You’ve reached the San Antonio chapter of the Society for Professional Journalists, the oldest organization representing journalists in the United States. We host area networking events and workshops, address major issues and put on a yearly fundraiser called Gridiron, an SNL-style political satire show that raises money for scholarships for local student journalists. Join us!
GRIDIRON 2023: It’s ON, baby!
AI: Absolute Insanity
Buckle in, folks, Gridiron 2023 is fast approaching! Tickets are on sale here. Last year, it was a Halloween show with that magnificent rendition of “Thriller.” This year, it’s going to be a gritorious extravaganza on Saturday, Sept. 16, el dieciséis de septiembre!
Our focus is on Artificial Intelligence — with that kind of line, there are so many jokes, it boggles the mind! — our ragtag collection of would-be stars is polishing up the script. And we will have those wonderful guest stars whose cameo roles always steal the show. You won’t believe who is making a comeback!
Once again, we are going to be in the beautiful University of Texas at San Antonio’s Buena Vista Theater in downtown San Antonio with two shows on Sept. 16, a matinee at 2 p.m. and the main show at 7:30 p.m. Free parking! Adult beverages in the lobby!
As you all know, the show, sponsored by the San Antonio Pro Chapter of the Society of Professional Journalists (when they care to admit it), raises scholarship funds for the next generation of truth-tellers. So not only is this your chance to have the proverbial barrel of laughs at our expense, it’s all for a worthwhile cause.
We hope to see you there! Tickets are available here now: $75 for VIP, $50 for general admission and $25 for students at the 7:30 p.m. show. For the 2 p.m. matinee, it’s $25 for general admission and $10 for students.
SPJ Region 8
The Society of Professional Journalists had its Region 8 conference on April 1 at Texas A&M University-San Antonio, bringing together journalists from across Texas and Oklahoma.
It all started with a networking mixer on Friday, March 31, followed by a full day of on-campus journalism sessions on April 1, including the Mark of Excellence collegiate journalism award ceremony.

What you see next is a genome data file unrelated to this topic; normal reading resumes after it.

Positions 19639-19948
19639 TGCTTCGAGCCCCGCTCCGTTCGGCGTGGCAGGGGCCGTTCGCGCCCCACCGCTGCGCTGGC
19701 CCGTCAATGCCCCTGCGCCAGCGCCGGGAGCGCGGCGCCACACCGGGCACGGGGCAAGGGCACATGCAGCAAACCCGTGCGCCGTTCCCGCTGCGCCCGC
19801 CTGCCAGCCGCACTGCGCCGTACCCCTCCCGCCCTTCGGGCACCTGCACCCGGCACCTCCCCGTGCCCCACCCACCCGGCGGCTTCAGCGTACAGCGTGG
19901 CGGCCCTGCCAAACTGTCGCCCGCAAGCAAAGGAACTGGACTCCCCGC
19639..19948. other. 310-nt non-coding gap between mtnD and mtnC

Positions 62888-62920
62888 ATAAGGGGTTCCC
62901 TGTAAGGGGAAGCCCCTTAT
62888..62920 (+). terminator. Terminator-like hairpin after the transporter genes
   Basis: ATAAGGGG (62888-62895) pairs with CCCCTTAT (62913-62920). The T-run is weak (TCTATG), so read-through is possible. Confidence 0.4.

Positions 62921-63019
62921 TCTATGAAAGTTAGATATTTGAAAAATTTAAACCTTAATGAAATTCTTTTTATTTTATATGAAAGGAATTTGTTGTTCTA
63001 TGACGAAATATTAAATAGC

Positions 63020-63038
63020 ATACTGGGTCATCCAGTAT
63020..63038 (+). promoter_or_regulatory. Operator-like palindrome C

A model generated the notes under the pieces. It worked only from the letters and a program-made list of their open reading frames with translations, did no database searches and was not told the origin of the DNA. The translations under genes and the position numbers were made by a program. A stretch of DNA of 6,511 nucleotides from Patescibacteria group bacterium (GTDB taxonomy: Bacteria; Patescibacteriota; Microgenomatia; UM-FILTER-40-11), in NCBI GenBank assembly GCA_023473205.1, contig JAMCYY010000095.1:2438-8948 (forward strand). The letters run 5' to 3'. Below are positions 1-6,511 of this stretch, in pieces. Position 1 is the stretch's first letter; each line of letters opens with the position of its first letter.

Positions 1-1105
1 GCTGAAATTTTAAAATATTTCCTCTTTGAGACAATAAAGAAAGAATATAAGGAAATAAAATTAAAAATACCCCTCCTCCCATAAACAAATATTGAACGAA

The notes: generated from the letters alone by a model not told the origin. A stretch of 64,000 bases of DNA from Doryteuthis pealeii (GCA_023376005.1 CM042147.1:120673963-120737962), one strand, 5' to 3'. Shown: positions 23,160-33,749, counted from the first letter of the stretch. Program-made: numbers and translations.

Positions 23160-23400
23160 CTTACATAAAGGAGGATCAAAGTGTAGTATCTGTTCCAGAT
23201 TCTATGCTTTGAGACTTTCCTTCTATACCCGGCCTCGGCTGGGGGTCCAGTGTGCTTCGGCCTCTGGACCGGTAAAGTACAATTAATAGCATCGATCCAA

Participants heard from experts in their fields about digging for public records, landing that first job, starting a podcast, safety during live shots, covering courts and cops, the politics beat, becoming a newsroom leader and so much more. Coffee and a boxed lunch were included.
We received much positive feedback and some constructive critiques about potential improvements. If you didn’t get to attend the one in April, we hope you will join us for the next conference. In the meantime, visit the Region 8 blog for the latest updates.
Scholarships have been awarded!
Thank you to everyone who applied. The Society of Professional Journalists-San Antonio Chapter awards scholarships annually. The next round of scholarships will be presented in 2024. You may be eligible for a scholarship if you attend a San Antonio or South Texas college or university OR if you have a permanent address in the San Antonio or South Texas region, which includes San Antonio, Seguin, New Braunfels, and San Marcos.
For more information, visit our scholarship page.
GRIDIRON 2022: IT WAS SCARY
A big thank you!
We are so grateful for all those who helped make Gridiron’s in-person return possible. The show helps fund scholarships for the region’s top journalism students.